It's not as melodramatic or drastic as going on a hunger strike or chaining himself to the White House fence, but President Obama's "sequestering" 5 percent of his $400,000 salary — or $20,000 — during the period of fiscal restraint is a nice gesture.
President Obama vowed Thursday to stick with New Yorkers still struggling 17 days after Superstorm Sandy "until the rebuilding is complete" after getting an up-close look at devastated neighborhoods rendered unlivable.
Back in the 1990s, the federal government tried an unusual social experiment: It offered thousands of poor women in big-city public housing a chance to live in more affluent neighborhoods.
Gov. Pat Quinn, a Democrat, wants to skip raises for thousands of state employees to help cope with the Illinois budget crisis.
Shaun Donovan, secretary of housing and urban development, said Sunday he thinks it's unlikely that home prices will continue to drop and calls it a good time to buy a home.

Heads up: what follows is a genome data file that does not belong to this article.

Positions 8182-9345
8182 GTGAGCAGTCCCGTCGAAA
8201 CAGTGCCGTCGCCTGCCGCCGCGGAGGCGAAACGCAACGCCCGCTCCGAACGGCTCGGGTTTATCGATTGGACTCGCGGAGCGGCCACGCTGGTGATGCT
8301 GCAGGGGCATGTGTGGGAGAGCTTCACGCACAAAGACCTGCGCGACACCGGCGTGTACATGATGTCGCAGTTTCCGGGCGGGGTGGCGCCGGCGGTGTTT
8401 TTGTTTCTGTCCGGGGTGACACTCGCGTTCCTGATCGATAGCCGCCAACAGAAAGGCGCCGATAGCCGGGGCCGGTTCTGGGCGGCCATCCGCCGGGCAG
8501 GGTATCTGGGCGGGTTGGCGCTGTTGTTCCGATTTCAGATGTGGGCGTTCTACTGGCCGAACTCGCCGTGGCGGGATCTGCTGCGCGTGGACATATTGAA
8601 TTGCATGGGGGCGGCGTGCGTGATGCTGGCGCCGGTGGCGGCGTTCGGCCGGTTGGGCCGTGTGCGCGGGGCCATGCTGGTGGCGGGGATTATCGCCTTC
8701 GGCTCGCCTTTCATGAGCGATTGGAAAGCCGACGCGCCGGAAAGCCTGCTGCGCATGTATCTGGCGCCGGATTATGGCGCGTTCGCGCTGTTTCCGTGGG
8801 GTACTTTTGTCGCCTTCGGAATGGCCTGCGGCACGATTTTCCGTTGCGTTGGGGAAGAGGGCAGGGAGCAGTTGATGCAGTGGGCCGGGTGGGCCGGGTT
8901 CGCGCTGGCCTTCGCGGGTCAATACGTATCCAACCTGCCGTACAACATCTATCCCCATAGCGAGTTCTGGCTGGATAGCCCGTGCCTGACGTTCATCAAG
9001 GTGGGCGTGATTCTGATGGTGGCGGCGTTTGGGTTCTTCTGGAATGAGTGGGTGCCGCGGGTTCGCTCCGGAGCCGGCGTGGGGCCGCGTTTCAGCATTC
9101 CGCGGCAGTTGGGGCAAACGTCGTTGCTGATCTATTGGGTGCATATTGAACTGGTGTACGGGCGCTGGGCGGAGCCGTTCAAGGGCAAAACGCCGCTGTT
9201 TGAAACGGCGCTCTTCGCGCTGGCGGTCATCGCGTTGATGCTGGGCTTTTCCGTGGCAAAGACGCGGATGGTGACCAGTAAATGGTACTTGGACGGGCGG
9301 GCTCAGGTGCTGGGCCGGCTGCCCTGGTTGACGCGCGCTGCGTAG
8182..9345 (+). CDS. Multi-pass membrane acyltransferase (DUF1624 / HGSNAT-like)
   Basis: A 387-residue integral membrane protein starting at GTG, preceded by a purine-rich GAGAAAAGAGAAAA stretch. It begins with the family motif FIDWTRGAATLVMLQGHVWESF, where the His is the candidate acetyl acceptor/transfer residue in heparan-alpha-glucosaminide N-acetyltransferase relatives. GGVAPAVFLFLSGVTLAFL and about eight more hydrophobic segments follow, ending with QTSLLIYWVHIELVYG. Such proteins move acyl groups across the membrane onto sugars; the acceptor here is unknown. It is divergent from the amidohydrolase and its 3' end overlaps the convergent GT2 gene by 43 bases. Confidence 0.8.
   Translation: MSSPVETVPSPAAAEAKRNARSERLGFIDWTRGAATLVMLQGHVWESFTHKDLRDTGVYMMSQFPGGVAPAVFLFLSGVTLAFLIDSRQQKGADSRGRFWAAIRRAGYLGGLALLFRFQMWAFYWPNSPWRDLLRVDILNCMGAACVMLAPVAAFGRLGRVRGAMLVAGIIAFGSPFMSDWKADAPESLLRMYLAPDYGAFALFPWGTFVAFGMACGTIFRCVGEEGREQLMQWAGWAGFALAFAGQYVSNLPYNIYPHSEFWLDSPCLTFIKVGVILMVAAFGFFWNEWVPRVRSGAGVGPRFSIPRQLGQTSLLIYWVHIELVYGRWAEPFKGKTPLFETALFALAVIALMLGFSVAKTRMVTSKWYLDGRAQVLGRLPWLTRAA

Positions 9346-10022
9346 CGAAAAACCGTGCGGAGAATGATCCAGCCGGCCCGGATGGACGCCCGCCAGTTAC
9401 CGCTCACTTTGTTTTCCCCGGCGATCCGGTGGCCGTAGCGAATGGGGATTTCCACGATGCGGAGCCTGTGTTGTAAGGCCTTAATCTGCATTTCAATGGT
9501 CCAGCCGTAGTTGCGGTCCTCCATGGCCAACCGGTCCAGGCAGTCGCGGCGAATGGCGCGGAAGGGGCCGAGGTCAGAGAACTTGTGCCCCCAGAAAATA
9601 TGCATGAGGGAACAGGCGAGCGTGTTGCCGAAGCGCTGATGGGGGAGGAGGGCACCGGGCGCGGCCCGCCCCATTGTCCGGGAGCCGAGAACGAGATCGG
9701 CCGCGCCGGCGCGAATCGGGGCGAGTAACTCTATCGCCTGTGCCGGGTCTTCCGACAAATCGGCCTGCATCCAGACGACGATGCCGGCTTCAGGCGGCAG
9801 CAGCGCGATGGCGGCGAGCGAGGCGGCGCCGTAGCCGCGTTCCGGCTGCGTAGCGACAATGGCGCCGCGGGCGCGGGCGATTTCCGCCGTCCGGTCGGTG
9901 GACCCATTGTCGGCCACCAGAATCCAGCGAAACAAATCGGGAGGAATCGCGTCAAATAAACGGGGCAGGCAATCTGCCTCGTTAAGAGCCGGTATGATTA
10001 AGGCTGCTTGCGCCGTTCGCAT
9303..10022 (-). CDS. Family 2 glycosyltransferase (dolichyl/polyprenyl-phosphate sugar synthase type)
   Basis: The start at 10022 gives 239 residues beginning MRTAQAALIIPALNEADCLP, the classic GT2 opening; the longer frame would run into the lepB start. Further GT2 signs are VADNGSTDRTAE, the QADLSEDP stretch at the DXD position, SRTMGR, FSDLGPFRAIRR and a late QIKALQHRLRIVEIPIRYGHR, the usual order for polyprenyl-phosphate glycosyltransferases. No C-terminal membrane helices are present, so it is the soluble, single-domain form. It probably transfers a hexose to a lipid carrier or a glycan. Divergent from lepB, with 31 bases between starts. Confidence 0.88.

@-Text.noindent:Several months ago, first lady Michelle Obama unveiled her signature program to combat childhood obesity ("It takes a vittle," Comment & Analysis, Dec. 15). Mrs. Obama plans to unleash all the mighty forces of the federal government to the tune of approximately $8 billion for a program called "Let's Move."
As Congress and the White House debate how to patch up the housing market after four years of crisis, one clear lesson has emerged: Political leaders for the first time in decades no longer see the American dream of homeownership as the all-consuming goal it once was.
The Obama administration Friday morning endorsed a very gradual phasing-down of the enormous role Fannie Mae and Freddie Mac now play in the housing market, taking a first step by reducing the size of loans they can guarantee.
President Obama's top housing official said Wednesday that lenders are within their rights to resume foreclosures this month despite allegations that they erred in processing documents. But he said the banks could face fines if found to have broken the law.